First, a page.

Have you ever had a relationship go south with a donor?
Or found out that the organization has not stewarded a donor in years and they stopped giving this year?
As you probably know, it is easier to win back a lapsed donor than cultivate a new donor. So, it is worth putting in the time to repair donor relationships and renew their giving to your organization.
In my role as a consultant, I have a unique opportunity to speak confidentially one-on-one with organization’s donors about their personal view of the nonprofit, their giving. How they like to be solicited, why they give. More often not, there are 1 or 2 donors (out of 40) who have had some sort of “falling out” with the nonprofit. BUT (and this “but” is important), the donor still cares about the organization. I know this because they showed up to meet with me. They care. They want to still support the organization (even if they are not at the moment). They need to be heard and I provide a listening ear. Ultimately, the donor wants to reconcile with the organization. After many of these conversations, here is what I have learned on how to repair a relationship with a donor:
- Reach out to open up the dialogue with the donor. Be patient, they may not be ready right away. Have someone who is at the leadership level (staff or board) in your organization reach out and certainly not the person who may have caused the falling out.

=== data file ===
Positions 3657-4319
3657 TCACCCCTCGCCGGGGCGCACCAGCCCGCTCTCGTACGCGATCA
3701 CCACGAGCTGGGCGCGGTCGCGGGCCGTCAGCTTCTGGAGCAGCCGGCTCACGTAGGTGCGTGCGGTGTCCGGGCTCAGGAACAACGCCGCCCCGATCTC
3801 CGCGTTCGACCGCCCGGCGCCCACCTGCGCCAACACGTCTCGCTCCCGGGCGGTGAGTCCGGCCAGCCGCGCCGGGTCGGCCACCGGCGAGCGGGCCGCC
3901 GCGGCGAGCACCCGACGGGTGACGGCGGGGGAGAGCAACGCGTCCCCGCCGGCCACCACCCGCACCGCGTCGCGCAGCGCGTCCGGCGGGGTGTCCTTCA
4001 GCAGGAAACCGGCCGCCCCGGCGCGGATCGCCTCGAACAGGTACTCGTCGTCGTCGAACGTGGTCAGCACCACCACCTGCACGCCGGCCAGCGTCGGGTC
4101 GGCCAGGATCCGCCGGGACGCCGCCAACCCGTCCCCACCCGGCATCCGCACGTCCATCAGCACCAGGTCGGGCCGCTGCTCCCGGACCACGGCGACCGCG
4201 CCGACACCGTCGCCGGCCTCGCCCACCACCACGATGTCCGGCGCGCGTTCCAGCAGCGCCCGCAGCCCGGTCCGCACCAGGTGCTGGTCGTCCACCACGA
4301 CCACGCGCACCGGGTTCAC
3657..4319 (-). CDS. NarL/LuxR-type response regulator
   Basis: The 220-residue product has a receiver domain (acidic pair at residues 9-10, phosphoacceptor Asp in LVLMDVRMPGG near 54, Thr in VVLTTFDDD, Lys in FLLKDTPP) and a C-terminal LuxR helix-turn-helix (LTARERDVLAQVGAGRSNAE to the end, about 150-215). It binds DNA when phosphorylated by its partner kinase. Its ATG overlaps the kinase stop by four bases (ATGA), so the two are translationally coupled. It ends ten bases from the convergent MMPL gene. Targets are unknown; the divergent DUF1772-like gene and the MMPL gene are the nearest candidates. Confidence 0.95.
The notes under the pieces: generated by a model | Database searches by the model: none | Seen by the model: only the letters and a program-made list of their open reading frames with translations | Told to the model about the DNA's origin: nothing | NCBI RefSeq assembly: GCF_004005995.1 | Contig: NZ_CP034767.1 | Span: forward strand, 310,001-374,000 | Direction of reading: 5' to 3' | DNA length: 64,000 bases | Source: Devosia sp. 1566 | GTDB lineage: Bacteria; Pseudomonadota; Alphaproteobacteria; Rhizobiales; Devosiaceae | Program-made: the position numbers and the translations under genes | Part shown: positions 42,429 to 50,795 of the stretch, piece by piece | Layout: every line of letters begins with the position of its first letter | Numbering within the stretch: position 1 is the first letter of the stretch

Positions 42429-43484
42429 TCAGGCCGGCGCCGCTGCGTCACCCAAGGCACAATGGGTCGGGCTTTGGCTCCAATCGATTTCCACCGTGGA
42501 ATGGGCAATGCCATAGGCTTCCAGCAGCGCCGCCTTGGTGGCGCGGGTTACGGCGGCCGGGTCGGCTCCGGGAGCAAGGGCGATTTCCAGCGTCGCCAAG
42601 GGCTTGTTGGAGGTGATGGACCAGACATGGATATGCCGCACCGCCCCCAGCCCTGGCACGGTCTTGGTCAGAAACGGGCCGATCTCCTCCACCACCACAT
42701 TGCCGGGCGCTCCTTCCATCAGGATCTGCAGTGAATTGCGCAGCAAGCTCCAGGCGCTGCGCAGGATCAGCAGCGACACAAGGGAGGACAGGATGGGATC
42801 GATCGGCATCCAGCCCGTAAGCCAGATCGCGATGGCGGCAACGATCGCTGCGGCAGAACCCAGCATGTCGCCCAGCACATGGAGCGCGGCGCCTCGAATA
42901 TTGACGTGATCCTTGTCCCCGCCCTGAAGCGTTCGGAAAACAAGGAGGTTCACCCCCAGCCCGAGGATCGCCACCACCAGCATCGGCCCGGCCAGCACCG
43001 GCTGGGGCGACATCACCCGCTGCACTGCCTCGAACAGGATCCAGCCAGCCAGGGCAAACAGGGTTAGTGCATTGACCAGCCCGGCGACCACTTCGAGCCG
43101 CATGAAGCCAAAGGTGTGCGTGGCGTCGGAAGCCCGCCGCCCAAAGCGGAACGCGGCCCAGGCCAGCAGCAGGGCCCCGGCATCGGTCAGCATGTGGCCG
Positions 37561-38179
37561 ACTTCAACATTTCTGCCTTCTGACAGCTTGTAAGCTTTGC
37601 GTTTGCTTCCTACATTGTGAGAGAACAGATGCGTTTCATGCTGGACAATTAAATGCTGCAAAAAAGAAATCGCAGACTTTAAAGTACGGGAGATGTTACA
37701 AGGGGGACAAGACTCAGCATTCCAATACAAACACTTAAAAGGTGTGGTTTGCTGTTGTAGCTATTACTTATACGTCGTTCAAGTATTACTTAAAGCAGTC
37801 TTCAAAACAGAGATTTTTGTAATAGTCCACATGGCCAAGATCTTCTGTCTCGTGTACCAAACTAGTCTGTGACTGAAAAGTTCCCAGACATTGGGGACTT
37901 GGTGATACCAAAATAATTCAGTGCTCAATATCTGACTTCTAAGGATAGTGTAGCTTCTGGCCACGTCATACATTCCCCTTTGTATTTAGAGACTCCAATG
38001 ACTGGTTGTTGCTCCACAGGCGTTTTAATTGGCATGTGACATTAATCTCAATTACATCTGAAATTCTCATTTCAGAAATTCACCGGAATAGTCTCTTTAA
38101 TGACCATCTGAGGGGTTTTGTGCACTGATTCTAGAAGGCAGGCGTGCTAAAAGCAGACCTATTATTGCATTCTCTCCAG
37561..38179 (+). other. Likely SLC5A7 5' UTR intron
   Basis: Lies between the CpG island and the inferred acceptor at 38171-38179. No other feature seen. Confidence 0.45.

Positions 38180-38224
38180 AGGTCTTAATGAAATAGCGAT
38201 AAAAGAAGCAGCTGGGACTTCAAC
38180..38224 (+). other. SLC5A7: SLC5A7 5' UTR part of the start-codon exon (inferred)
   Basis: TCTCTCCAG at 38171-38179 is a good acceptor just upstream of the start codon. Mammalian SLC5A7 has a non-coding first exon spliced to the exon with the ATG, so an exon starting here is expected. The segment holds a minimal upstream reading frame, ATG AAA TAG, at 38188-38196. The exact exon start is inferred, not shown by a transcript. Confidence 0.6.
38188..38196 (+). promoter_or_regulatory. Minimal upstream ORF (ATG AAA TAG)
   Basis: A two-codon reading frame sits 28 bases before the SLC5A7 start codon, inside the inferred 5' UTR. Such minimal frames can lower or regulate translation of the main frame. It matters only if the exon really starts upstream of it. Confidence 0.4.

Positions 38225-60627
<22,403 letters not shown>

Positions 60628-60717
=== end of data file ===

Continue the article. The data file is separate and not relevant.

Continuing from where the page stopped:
- Do not make excuses. And then listen. And listen some more. Find out what is at the core of the issue. It is probably not actually the staff member or even the situation, but a deep rooted belief of the donor that was ruffled by one of your staff members or a situation. We all have out hot buttons and somehow you hit this donor’s hot button.
- Leave your ego at the door. You will hear things that are tough to hear and you will want to defend yourself or the organization. This conversation is not about defending the organization and proving who is “right”. This is about mending a relationship. Listen. Be sympathetic. While I encourage you to be genuine, do not be a doormat. This is not an opportunity for the donor to be rude or hurtful.
- As the conversation starts leading to more neutral ground, ask: how can we fix this? Then create next steps.
How have you successfully won back a donor?